The legislature is gone for spring break so it will be April 5th before any official action is taken in Montgomery to censure or even impeach the Governor.
In the meantime, the Ethics Commission should begin an investigation after state auditor Jim Zeigler filed a report this afternoon.
“One reason I filed this report, which can initiate an investigation by the Ethics Commission, is to make it clear this will be an impartial investigation,” said Zeigler.
Zeigler says he was obligated by state law as an agency head to report any untoward activities he was aware of.
Zeigler outlined four claims. One, that Rebekah Mason is being paid by an outside non-governmental source for what is a state job. Second, that Bentley and Mason used state resources to further their relationship. Third, that Mason is basically a lobbyist and hasn’t registered as one. And finally, that Bentley and Mason interfered with an Attorney General investigation.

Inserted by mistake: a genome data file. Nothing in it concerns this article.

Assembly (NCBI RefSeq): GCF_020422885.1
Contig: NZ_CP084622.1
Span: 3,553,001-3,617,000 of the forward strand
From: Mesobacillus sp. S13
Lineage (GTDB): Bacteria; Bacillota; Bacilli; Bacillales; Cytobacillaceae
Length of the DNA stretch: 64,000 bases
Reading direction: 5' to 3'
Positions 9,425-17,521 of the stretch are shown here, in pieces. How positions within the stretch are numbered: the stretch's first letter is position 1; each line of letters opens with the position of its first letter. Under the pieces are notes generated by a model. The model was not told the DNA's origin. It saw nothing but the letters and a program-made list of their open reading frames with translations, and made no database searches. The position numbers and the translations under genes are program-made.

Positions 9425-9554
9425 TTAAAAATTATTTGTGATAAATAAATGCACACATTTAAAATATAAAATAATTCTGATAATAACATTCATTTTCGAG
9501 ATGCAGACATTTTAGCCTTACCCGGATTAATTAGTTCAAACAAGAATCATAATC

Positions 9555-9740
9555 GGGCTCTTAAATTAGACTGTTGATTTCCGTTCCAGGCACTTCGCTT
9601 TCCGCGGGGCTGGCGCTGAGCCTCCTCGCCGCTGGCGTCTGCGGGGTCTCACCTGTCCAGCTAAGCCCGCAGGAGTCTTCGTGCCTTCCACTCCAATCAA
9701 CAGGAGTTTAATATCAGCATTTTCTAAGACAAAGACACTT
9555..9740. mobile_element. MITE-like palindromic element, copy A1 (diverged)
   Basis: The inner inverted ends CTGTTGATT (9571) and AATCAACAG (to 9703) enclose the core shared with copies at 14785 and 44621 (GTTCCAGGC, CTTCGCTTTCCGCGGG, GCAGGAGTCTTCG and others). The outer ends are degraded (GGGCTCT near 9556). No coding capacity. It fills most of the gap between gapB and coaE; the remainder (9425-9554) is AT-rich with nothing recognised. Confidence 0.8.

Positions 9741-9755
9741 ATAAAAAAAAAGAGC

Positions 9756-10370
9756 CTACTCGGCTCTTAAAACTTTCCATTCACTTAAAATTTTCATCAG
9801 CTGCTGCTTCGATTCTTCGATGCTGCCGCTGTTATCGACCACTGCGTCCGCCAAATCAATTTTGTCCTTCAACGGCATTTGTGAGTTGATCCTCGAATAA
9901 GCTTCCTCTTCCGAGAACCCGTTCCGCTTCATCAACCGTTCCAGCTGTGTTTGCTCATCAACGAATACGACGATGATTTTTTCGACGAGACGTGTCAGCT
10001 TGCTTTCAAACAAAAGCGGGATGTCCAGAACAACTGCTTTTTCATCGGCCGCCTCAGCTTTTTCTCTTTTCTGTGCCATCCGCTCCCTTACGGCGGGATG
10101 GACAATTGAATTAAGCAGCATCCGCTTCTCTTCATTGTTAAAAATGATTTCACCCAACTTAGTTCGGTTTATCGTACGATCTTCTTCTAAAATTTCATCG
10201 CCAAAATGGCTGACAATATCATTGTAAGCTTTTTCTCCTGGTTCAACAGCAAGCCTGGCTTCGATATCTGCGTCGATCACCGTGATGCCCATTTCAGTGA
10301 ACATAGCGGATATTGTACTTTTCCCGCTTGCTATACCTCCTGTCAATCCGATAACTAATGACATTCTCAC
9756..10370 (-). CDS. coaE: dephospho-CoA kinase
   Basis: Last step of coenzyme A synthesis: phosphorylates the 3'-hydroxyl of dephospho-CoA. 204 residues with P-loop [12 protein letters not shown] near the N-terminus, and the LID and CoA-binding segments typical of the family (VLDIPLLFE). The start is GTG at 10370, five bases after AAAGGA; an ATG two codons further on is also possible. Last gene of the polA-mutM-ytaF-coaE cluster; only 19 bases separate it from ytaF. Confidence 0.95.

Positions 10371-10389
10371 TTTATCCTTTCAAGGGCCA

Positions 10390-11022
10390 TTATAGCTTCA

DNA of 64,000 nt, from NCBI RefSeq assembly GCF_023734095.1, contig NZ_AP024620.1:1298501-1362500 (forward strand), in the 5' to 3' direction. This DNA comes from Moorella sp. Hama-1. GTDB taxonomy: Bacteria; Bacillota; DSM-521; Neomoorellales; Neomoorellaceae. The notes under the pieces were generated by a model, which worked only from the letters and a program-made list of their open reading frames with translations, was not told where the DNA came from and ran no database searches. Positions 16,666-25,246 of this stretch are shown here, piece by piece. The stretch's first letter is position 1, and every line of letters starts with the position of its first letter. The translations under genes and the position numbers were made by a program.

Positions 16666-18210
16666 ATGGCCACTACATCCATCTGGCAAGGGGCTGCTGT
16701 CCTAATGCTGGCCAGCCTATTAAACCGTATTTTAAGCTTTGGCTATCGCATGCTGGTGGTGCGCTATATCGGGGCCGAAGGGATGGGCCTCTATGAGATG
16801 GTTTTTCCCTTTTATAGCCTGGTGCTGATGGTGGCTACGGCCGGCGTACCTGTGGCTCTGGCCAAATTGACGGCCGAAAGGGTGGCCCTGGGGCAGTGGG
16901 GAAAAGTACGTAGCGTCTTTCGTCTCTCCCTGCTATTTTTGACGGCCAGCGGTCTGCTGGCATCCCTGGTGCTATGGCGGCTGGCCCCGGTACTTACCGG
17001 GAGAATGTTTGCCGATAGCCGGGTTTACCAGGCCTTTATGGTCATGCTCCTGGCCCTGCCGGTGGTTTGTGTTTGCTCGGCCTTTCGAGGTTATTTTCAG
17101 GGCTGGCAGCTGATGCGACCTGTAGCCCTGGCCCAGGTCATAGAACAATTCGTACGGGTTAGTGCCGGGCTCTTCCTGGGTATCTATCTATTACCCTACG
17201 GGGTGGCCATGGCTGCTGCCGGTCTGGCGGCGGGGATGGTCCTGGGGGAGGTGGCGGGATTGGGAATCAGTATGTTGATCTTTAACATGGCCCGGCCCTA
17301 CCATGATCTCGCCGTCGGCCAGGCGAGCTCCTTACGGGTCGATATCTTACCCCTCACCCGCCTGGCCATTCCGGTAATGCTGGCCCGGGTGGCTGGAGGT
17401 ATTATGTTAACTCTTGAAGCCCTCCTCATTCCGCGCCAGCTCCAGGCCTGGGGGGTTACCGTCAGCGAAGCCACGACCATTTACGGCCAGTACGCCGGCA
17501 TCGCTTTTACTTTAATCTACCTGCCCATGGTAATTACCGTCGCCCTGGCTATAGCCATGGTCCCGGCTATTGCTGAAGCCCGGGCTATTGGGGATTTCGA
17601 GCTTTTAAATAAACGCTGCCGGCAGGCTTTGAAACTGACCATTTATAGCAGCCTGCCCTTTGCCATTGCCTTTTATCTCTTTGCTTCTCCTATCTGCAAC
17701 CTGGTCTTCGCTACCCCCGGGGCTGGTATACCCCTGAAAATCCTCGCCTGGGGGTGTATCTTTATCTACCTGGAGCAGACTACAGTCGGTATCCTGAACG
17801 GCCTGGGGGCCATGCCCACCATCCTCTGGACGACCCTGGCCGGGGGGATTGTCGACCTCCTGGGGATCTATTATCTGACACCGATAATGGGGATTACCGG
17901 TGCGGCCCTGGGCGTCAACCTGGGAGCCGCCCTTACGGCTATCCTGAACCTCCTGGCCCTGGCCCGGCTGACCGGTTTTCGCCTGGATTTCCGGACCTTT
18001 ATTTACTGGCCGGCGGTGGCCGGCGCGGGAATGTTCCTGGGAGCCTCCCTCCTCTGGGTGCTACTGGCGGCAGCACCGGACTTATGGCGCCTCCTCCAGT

In fact an overwhelming majority of Alabamians don’t believe the Governor. 84-percent statewide believe he is not telling the truth according to our exclusive News 5 Strategy poll.
He added, “one way or another we need a resolution and today by this filing begins a forward process that can decide the matter yeah or nay.”
Governor Bentley denied a physical relationship with Mason despite a scandalous recorded phone conversation.
The governor spent today behind closed doors in his office where he tweeted this picture of a cabinet meeting. Bentleys office had no comment on our poll and said the Governor has always followed all ethics laws.
His office issued this statement this afternoon: “I have always complied with the ethics laws of the State. In fact, I voluntarily release my tax returns to the public every year in a spirit of openness and transparency. I have always and will continue to cooperate with the Alabama Ethics Commission.”